Gs41duii111-02jpg-974d1361a08849cbRegular readers know I am a fan of "technocorrections" generally and that I have a special affinity for the use of ignition locks as a means to respond to, and seek to reduce the incidents of, drunk driving. Consequently, I found this new local piece, headlined "Oregon turns heavily to ignition interlocks to prevent drunken driving," to make for very interesting reading. Here are excerpts:

A new state law [in Oregon] has greatly expanded the number of drivers ordered to install ignition interlocks, which are designed to keep people from driving if they have been drinking.

Use of the devices has soared across the country in recent years as legislators, spurred on by groups such as Mothers Against Drunk Drivers, adopted laws requiring offenders to install the interlocks. Congress is also considering language in the new transportation bill that would penalize states that don't adopt mandatory interlock laws.

Supporters say re-arrest rates plummet for drivers using the electronic devices while also providing a safe way for people to continue to drive to work or ferry their kids around. Offenders have to pay the costs of the equipment and it appears to be politically popular: the Oregon Legislature unanimously approved interlock bills in 2011 and 2012.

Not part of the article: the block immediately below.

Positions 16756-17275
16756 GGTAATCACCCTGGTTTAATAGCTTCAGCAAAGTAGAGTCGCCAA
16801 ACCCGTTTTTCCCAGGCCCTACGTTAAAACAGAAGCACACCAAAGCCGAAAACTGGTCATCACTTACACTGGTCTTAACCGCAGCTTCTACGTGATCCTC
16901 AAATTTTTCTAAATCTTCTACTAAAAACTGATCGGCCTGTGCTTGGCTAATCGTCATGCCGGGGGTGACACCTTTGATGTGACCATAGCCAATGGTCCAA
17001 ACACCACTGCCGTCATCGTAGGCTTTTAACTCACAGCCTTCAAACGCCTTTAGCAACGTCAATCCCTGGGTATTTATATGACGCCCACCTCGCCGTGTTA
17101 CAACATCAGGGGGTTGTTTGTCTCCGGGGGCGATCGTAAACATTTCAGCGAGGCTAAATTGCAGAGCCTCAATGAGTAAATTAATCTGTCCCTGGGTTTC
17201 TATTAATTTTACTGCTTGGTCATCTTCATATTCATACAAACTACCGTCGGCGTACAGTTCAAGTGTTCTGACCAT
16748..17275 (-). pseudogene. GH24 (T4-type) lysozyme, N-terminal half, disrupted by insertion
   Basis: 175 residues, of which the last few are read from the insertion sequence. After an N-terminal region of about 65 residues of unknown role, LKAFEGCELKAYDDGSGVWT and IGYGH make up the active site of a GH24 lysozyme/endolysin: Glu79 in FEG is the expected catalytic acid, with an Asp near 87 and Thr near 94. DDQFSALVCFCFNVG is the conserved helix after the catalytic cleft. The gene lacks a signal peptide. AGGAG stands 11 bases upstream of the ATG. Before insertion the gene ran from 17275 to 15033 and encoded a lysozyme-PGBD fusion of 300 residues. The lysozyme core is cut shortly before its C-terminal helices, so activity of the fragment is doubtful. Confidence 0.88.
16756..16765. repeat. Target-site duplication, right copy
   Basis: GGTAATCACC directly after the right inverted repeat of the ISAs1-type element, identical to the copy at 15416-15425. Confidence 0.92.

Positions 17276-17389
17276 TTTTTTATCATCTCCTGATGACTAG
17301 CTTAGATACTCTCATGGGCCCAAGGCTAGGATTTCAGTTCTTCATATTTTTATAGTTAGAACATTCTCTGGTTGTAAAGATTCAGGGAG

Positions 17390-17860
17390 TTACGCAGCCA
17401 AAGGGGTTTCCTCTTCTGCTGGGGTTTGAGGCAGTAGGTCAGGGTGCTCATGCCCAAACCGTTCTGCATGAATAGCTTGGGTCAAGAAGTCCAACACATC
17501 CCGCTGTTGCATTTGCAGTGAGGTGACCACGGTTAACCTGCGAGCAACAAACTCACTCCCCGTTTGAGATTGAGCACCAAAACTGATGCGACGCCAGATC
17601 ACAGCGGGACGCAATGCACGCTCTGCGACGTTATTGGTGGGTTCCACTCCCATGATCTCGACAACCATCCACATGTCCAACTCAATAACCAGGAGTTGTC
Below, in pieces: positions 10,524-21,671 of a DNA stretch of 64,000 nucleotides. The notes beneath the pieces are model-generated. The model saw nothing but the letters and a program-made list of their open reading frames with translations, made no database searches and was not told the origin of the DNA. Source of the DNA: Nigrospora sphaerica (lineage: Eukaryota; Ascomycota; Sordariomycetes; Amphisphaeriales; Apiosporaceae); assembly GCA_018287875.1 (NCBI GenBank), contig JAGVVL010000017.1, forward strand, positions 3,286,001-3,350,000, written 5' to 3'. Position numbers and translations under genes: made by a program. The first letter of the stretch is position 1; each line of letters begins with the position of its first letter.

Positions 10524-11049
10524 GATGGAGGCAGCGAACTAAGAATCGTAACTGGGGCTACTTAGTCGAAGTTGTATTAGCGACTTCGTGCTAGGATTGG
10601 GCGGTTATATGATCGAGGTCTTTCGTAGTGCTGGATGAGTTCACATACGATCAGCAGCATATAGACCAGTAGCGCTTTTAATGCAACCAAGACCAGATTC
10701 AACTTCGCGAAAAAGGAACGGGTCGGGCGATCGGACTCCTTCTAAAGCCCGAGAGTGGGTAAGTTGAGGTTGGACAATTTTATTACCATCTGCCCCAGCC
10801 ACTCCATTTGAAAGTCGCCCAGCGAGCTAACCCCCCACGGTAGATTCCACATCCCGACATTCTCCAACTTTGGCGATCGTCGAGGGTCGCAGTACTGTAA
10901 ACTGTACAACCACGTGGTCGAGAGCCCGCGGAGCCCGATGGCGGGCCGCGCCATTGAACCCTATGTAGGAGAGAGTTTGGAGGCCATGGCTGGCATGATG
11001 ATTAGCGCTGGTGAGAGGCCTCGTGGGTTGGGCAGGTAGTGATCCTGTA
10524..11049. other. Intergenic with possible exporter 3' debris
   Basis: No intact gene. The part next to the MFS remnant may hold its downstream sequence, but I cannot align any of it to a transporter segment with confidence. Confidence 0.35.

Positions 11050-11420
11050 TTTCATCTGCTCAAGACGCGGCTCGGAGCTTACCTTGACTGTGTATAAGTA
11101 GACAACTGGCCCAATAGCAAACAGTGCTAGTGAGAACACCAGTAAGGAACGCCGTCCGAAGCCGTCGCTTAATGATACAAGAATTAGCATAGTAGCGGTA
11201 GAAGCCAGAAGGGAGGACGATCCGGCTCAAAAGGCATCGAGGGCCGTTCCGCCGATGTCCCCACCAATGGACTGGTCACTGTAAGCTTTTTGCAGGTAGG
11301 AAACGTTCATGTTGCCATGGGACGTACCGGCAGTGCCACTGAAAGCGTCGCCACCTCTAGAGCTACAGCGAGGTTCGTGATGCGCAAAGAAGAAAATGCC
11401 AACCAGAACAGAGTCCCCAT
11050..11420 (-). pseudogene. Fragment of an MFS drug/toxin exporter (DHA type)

Still, the growth of interlocks has also raised plenty of doubts and criticism. The majority of drunken drivers required to install an interlock get out of the requirement, typically by waiting out their license suspensions or by claiming not to have access to a car. The problem is that most of those offenders continue to drive anyway without a license or insurance, according to several studies and experts.

It's also not clear that interlocks have a lasting effect on driver behavior. Once they're removed -- in Oregon, usually after a year -- studies indicate the recidivism rate climbs back to the same rate as offenders who never used interlocks. In addition, while Oregon expanded its interlock law, it hasn't put resources into monitoring their use. As a result, officials aren't likely to learn whether offenders have "bad blows" that indicate they've been drinking and can't start their cars.